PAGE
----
She said Barroso’s new post had “generated serious public disquiet”, which should have raised commission concerns about whether he had complied with the “duty of discretion” incumbent on all former officeholders under EU treaties. “Much of the recent negative sentiment around this issue could have been avoided if the commission had at the time taken a formal decision on Mr Barroso’s employment with Goldman Sachs. Such a decision could at least have required the former president to refrain from lobbying the commission on behalf of the bank,” she said.

[..] Barroso, a former Portuguese prime minister, led the commission for a decade until 2014. He took a job at Goldman Sachs in July 2016, after an 18-month cooling-off period during which ex-officials are required to notify the commission of any new jobs and are banned from lobbying. His decision to become a Brexit adviser at the bank triggered an avalanche of criticism, especially as Goldman Sachs had come under fire for its alleged role in the Greek debt crisis that dominated Barroso’s final years in Brussels. More than 150,000 people signed an EU staff petition calling for Barroso to lose his EU pension..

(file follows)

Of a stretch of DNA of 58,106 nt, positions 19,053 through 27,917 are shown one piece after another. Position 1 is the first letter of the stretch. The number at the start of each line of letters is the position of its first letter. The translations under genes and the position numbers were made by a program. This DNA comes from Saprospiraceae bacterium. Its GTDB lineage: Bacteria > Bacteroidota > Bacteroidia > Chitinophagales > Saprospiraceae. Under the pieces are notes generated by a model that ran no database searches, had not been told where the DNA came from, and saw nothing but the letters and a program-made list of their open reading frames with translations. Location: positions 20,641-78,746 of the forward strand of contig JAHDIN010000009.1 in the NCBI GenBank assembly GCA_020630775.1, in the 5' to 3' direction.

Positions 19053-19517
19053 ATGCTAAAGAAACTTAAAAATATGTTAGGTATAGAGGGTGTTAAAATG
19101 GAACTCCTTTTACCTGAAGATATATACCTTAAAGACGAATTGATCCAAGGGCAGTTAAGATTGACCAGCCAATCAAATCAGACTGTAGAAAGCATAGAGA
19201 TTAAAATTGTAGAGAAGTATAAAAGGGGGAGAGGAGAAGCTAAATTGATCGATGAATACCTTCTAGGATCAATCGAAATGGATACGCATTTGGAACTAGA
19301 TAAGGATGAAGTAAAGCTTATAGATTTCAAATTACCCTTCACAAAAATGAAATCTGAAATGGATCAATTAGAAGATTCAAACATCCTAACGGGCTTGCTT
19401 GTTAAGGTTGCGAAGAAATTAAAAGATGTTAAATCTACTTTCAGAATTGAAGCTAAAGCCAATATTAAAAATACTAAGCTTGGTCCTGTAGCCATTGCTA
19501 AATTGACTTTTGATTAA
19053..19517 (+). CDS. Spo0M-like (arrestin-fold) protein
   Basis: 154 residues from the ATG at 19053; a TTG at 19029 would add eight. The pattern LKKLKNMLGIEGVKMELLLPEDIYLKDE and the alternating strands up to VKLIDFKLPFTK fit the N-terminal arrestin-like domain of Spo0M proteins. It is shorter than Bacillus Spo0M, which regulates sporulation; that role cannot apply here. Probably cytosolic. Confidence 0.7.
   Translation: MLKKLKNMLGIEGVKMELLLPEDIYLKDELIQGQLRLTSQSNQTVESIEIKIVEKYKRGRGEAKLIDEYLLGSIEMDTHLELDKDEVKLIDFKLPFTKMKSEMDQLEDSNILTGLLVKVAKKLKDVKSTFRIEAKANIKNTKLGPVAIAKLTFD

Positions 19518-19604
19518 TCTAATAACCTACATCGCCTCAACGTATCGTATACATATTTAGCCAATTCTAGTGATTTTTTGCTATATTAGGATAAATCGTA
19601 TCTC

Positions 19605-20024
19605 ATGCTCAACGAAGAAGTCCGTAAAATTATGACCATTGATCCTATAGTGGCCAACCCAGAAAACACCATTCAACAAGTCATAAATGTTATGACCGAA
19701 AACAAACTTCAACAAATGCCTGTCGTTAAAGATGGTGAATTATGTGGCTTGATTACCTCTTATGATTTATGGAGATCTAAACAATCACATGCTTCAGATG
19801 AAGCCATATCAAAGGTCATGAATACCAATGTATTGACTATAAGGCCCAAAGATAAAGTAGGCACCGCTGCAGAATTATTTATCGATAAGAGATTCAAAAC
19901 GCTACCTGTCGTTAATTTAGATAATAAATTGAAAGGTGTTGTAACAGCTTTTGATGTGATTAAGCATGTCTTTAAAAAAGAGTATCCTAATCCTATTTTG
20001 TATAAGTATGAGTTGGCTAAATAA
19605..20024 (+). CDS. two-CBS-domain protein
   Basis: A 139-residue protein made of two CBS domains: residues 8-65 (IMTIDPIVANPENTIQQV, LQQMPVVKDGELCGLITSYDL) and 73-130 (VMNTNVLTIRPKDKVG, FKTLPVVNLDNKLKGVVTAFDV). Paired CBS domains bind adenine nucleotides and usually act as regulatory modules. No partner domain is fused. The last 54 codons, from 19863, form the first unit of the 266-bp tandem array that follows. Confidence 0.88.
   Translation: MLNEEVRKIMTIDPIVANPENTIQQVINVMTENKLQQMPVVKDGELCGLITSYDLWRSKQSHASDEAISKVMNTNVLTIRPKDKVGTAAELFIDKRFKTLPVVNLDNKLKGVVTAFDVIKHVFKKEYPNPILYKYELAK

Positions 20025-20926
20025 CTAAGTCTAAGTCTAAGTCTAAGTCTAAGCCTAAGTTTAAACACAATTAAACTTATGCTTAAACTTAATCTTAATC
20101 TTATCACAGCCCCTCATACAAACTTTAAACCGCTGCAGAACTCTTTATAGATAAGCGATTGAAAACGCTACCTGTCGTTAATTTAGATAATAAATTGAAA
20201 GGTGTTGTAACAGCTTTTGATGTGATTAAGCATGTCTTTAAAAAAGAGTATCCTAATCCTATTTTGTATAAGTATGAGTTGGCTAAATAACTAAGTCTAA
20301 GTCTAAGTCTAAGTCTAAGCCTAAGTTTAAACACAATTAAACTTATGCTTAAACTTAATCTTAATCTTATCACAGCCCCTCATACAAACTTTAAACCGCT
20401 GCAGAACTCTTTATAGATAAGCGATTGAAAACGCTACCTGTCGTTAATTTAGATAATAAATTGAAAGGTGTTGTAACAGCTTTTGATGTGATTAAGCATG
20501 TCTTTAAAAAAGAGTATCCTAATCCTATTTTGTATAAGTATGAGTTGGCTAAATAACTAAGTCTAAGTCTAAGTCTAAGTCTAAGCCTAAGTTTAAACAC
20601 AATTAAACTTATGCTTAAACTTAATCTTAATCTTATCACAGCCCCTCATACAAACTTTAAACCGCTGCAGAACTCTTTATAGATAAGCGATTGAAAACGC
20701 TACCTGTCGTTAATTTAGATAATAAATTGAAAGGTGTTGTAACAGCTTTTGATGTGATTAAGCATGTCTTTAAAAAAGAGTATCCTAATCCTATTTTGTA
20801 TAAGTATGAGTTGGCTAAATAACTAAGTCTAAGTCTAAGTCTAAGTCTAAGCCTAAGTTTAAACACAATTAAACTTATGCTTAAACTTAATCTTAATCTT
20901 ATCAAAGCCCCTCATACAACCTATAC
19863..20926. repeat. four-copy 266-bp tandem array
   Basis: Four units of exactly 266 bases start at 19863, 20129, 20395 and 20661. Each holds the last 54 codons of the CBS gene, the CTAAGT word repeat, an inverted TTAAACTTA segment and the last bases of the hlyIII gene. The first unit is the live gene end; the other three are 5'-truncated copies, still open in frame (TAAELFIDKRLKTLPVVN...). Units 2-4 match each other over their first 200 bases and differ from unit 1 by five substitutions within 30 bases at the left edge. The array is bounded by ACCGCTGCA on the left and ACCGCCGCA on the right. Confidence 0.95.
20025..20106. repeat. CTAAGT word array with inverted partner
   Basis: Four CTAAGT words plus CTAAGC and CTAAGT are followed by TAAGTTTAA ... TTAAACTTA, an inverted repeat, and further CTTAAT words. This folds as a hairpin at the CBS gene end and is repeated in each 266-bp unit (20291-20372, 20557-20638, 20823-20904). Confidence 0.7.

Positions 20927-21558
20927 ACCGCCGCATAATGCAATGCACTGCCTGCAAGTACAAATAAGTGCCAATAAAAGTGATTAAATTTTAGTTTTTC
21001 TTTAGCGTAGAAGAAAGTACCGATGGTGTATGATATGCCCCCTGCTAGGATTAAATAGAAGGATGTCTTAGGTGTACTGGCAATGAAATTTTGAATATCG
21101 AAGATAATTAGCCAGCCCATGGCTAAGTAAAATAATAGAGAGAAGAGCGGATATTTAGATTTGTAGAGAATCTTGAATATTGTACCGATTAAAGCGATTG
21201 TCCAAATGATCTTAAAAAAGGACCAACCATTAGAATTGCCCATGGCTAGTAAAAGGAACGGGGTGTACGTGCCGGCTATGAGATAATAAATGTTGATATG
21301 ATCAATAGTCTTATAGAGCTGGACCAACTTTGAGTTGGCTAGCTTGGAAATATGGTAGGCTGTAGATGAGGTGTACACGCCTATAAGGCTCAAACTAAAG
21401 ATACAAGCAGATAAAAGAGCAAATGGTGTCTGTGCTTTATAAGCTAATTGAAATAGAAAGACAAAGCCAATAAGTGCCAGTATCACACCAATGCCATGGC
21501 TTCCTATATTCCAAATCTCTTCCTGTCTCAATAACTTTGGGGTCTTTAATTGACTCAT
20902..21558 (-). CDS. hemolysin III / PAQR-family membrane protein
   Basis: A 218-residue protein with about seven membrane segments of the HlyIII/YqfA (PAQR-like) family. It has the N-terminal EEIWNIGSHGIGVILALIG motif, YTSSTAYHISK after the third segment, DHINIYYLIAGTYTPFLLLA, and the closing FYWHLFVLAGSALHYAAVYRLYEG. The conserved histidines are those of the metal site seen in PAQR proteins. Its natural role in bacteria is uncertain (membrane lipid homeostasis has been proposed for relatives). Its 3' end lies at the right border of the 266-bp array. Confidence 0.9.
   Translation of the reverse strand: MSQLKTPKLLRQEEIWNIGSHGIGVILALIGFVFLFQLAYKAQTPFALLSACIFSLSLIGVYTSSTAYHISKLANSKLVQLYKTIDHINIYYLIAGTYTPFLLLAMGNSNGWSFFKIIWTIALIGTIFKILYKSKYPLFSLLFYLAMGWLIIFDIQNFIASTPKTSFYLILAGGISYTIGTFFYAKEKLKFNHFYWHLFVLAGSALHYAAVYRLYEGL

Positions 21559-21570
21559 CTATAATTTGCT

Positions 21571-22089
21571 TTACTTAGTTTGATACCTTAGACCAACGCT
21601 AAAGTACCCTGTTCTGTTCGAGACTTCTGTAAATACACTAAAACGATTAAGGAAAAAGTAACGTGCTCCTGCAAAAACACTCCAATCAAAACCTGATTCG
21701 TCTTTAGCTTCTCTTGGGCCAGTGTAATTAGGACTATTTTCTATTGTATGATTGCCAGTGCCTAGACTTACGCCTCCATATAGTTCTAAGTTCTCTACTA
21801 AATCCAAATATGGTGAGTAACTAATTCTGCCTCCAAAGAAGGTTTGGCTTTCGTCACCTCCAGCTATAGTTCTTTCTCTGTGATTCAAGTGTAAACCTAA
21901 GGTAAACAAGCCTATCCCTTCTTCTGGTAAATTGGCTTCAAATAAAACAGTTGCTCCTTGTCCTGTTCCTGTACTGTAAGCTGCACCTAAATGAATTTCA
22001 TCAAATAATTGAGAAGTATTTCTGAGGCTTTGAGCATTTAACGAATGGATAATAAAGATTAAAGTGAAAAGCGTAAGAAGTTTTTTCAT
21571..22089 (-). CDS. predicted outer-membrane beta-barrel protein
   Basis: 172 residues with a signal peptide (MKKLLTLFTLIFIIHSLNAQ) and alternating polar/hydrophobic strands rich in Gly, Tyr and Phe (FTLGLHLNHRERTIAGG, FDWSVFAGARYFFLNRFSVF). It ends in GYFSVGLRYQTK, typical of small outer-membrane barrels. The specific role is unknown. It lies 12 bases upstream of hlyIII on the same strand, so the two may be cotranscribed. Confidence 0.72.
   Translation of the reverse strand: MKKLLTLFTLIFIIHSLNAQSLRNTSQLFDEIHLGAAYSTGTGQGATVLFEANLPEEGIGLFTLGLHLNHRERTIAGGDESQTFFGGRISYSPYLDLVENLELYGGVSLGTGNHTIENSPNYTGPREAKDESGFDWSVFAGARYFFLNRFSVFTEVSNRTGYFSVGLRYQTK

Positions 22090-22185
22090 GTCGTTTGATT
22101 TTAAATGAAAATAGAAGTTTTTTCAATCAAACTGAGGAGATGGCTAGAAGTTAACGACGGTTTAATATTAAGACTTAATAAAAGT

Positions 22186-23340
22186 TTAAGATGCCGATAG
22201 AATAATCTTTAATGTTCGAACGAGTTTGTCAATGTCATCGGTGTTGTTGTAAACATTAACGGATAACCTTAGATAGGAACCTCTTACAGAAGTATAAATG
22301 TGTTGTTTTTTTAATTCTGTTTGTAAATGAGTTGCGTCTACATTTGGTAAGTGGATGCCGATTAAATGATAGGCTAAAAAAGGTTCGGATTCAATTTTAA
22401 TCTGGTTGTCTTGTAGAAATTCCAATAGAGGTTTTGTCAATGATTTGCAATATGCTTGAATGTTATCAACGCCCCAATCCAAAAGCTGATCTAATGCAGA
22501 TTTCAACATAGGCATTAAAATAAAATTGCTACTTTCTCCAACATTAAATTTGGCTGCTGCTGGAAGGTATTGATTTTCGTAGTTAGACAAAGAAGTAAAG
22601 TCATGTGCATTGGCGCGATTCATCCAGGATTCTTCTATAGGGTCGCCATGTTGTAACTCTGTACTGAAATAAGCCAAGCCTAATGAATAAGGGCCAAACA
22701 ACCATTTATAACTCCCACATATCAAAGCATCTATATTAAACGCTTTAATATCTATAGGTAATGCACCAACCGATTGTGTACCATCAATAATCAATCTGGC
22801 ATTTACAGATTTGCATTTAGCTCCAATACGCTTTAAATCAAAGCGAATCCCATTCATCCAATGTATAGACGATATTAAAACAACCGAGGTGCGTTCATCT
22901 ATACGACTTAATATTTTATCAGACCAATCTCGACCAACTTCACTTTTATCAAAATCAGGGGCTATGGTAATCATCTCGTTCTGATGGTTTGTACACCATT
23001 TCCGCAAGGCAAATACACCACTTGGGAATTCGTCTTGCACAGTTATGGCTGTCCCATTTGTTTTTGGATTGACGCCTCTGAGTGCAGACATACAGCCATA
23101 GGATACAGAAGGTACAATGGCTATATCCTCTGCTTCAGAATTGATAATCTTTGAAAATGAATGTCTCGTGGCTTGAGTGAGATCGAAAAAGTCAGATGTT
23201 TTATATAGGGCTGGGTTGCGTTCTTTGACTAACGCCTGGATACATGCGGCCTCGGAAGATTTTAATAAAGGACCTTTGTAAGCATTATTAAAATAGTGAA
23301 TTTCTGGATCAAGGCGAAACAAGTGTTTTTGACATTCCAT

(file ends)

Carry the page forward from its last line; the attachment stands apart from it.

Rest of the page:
The commission has been set a deadline of 6 June 2018 to make a formal response to the ombudsman. Responding to the report, which followed a one-year investigation, the commission’s chief spokesman said: “The former president joined his current employer after the then applicable cooling-off period of 18 months. “The commission drew a political conclusion from the situation that we inherited by extending this cooling-off period for former presidents from 18 months to three years.”

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Abe had better leave while he can.

Japan PM Shinzo Abe’s Cronyism Scandal Worsens (G.)

A cronyism scandal engulfing the Japanese government has taken a dark turn, with reports that a finance official left a note before his suicide saying that he was forced to rewrite crucial records. The finance ministry admitted this week that it had altered 14 documents surrounding the sale of public land at an 85% discount to a nationalistic school operator with links to prime minister Shinzo Abe’s wife Akie. The revisions, made early last year, included removing references to Abe and the first lady before the records were provided to parliamentarians investigating suspicions of influence-peddling. An official from the local finance bureau that oversaw the transaction was found dead at his home in Kobe last week.